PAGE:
When LaQuinton Ross decided to forego his senior season at Ohio State to turn pro last spring, he took with him team-highs in scoring (15.2 ppg) and rebounding (5.9 rpg), leaving a hole that head coach Thad Matta will have to fill. Luckily for the Buckeyes, they return experience at the wing, and are also bringing in a pair of talented freshmen that will vie for playing time. Matta is not afraid to play small lineups, and he loves versatile players that can match up defensively with several different positions. This season's group of wings should be able to do just that.
"We have worked hard to integrate the new players so they mesh well and challenge the returning players to work and fight for their spot," Matta said at Ohio State's media day.
The fight for minutes and stockpile of talent on the wing can only be a good thing for Ohio State as it ramps up for the season opener on November 14th. We continue our positional preview of the Buckeyes with a look at the players vying for the chance to help replace Ross' production.
With the transfer of stretch four Anthony Lee from Temple, it is expected that only one true wing will be in the starting lineup when the season tips off. That said, plenty will see minutes when Matta plays Lee at the five and goes small.
Sam Thompson - Among the most athletic players in the country and a prolific leaper, the 6'7" Chicago native has become well known for his highlight reel finishes at the rim. As he enters his final year in Columbus, though, Ohio State needs Thompson to be a more complete player on both sides of the ball. After averaging 7.9 points and 2.7 rebounds per game as a junior, there is a lot of room for improvement. Thompson is expected to be a leader on this team, and he knows it.
"This year, we don't have William Buford and Aaron Craft, so it's really on us to take on that role and be leaders on this team," he said at media day. "We've been in the program for four years so we have a big leadership role coming up, but we're looking forward to it."
While Thompson is expected to start, three other players should see minutes on the wing for the Buckeyes. Between them, they have combined to play just 380 minutes of college basketball, so youth is being served. The maturation of a returning former Mr. Basketball in the state of Ohio and a pair of freshmen will determine whether the depth Ohio State appears to have on paper will translate once the games begin to mean something.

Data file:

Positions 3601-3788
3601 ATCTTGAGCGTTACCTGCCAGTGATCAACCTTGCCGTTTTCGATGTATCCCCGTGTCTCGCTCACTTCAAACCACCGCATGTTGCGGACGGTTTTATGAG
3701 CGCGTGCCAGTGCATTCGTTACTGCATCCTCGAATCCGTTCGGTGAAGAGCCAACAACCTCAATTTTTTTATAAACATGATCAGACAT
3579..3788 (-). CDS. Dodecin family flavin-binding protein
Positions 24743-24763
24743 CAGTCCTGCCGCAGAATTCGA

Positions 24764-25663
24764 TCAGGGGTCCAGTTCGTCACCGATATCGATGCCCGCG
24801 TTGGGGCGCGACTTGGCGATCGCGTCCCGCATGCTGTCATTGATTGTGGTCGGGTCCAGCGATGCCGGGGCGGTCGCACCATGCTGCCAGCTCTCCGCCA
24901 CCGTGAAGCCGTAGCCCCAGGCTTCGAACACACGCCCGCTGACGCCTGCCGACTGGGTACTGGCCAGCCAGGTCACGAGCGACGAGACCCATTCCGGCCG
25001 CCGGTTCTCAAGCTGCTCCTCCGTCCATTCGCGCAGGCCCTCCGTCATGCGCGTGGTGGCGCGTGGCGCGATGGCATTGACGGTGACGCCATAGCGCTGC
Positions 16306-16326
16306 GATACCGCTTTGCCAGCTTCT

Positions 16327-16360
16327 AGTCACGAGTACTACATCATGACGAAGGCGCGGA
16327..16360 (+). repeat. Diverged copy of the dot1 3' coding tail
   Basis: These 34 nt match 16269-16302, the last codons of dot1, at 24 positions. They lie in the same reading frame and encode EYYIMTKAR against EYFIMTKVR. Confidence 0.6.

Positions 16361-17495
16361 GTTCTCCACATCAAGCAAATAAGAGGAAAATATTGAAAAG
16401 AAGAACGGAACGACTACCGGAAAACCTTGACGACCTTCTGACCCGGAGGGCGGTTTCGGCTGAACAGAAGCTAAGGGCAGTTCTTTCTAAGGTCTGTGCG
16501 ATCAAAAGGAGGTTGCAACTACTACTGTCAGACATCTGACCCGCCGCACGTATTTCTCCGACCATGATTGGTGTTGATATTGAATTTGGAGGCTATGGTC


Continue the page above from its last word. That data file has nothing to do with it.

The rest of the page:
Marc Loving - To say Loving had an up and down freshman campaign for the Buckeyes might be a bit of an understatement. The only rookie on the active roster, the former Mr. Basketball from Toledo had an encouraging amount of highlights, but also a decent number of lowlights. As his minutes increase as a sophomore, Loving will be looking to improve upon the 4.4 points and 1.7 rebounds a game he contrbuted last season and showcasing his ability to play inside and out on offense. Increasing his consistency on both ends of the floor, particularly in shooting the basketball and crashing the boards, could make Loving the first man off the bench for Matta.
Keita Bates-Diop - A skilled forward with an advanced game along the baseline, the wiry Bates-Diop excels at slashing to the basket and spotting up for corner threes. The Illinois native led Ohio State in scoring during its summer trip to the Bahamas, averaging 17 points in the two contests, so it appears he hasn't been phased by the transition to the college game. 6'7" and long, Bates-Diop can play multiple positions, and showed the ability to wreak havoc on the boards and in blocking shots during high school. The biggest question will be if the four-star recruit's 190-pound frame can withstand the physical nature of the Big Ten.
Jae'Sean Tate - Fans of former Ohio State "glue guys" like David Lighty and Lenzelle Smith, Jr. are going to love Tate. The top prospect in Ohio in his class, Tate gives the much sought-after 110% every minute he is on the floor, proving to be a handful driving to the basket, on the glass, and on the defensive end.
The knock on Tate is that he is undersized for a wing, and his physical style of play is actually better suited to a power forward. He also had surgery to repair a torn labrum in his right shoulder back in February, but was cleared for contact in August and got nearly thirty minutes of playing time under his belt in the Bahamas.
"He's a warrior. He's a winner," Matta said of Tate. "I've constantly said this: ‘I don't know what position he is.' He's a David Lighty. I love all the things he can bring to the table."
Overall Grade: C+
Given Thompson's inconsistency throughout his career at Ohio State and the largely unknown impact Loving, Bates-Diop, and Tate will have, I can't grade this group any better than a C+ right now. But, the potential is there for this to be the most impactful, dynamic, versatile, deep position group the Buckeyes have. By the time we're gearing up for March Madness, the wings may have upped their grade significantly.